As I Enter the Final Week of Lent
Thoughts on "deconstruction" and how lament has mercifully, gently tethered me to the God I love.
The word “deconstruction” garners a lot of responses. Some spit it out like a naughty word. Others, laud it as sacred.
In my own life, I’ve judged those who are deconstructing, looking down my nose at them with a patronizing benevolence. I also know certain strains of deconstruction talk can breed a fundamentalism that elevates doubt as a spiritual discipline and leads to much navel-gazing that has left me stuck instead of creating a pathway to honest faith.
Somewhere in 2017-2019, I went through what some might call “deconstruction.” I use quotations because I feel like deconstruction means different things to different people, and I’m not here to parse out the particulars of that season of my life, or even consider deconstruction in general.
My deconstruction did not lead to deconversion, but I learned that the questions and observations that give birth to dismantling aspects of my faith and life weren’t/aren’t meant to be avoided, tamped down or ignored. The questions needed to be asked and the observations deserved attention. I also learned that the how, where and with whom I went through that process made all the difference in the world.
My “how” is what’s on my mind today, the beginning of the last week of Lent.
In the midst of my ambivalence and apathy, my “dark night of the soul” or “deconstruction” or what have you, I started learning stories from the black church in America and how they chose lament when faced with suffering, marginalization and the unjustness of the world. I’m also learning similar lessons from the church in China.
Lament was a new way to respond when faced with pain, doubt and suffering, standing in stark contrast to atheism or cultural warrior-ism that I felt were my other options.
Over the past few years, lament—an expression of grief and sorrow before God—has tethered me to the God I love in the midst of questions I can’t answer. Lament has bred fidelity to that God, his word and his ways even when I’m prone to wander, creating a way to participate in the work of his kingdom even when my heart is cold and I feel hopeless.
My friend Liz put it this way:
“For the past 20 years, lament has been a great stabilizing discipline for me. It has humanized my faith in a way other spiritual practices have not. It has opened me to greater self-awareness and made me more aware of those around me. It has not ‘cured’ me of my spiritual angst. But it has tore me open, and then opened my eyes to the depth of need in both myself and my neighbor.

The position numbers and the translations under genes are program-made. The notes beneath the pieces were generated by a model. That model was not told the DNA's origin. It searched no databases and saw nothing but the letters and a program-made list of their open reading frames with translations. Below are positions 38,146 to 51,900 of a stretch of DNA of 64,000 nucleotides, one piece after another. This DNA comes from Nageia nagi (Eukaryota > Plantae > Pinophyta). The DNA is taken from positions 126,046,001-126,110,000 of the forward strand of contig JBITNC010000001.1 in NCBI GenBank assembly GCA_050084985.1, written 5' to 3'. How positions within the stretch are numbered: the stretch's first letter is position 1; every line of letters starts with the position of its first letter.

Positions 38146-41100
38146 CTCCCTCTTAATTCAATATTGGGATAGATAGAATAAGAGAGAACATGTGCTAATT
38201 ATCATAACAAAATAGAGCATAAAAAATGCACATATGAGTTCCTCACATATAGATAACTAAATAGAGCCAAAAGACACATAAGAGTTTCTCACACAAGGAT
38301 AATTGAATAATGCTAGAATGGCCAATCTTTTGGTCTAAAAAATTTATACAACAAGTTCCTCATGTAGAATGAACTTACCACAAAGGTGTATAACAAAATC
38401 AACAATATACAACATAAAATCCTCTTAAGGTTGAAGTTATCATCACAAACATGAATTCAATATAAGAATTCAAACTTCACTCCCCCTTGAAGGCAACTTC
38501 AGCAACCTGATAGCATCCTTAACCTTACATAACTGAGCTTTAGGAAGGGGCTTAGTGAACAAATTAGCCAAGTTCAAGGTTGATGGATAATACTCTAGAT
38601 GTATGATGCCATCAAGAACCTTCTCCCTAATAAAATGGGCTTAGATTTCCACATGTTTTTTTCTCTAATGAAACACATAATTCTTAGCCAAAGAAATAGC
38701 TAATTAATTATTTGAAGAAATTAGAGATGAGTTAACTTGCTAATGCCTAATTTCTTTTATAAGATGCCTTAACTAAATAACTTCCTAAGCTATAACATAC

It has made me more desperate for the power of resurrection.
Some people think that the experience of Christian victory and joy and ‘my best life with Jesus’ is what draws us nearer to the heart of God. And, yes, there's some of that to be found. But I've found intimacy with Jesus just as much in the dark places of my mind and heart.
As my favorite theologian, Frederick Buechner, says—‘The Gospel is bad news before it is good news...’
And, oh boy, isn't the world so very full of bad news?
If we don't embrace the Biblical framework for approaching the bad news of the world, then we can never come out through it to the other side—the side where we encounter the good end of the story. Here, we see it in part; in eternity, we'll see it in full.”
I don’t have any grand plans for this last week of Lent apart from attending Holy Week services at my church.
But I am cultivating the habit of lament.
These days the injustice of the world leaves me sick to my stomach, I’m grieved by the stories of disease and death that are close to my life, and I’m tempted to look to the future with fear or worse, indifference.
The habit of lament teaches me to choose community with God and others over self-isolation when I’m ashamed of or not able to understand my emotions; lament offers me a way to come before God in community when I feel defeated and can’t manufacture joy.
The habit of lament reminds me to take my outrage to God first instead of lashing out at those around me with scoffing, self-righteous anger or contempt.
The habit of lament invites me into relationship with God when it would be simpler to make sense of the world without his existence.
I believe Easter is coming. And as I wait, I’ll keep lamenting.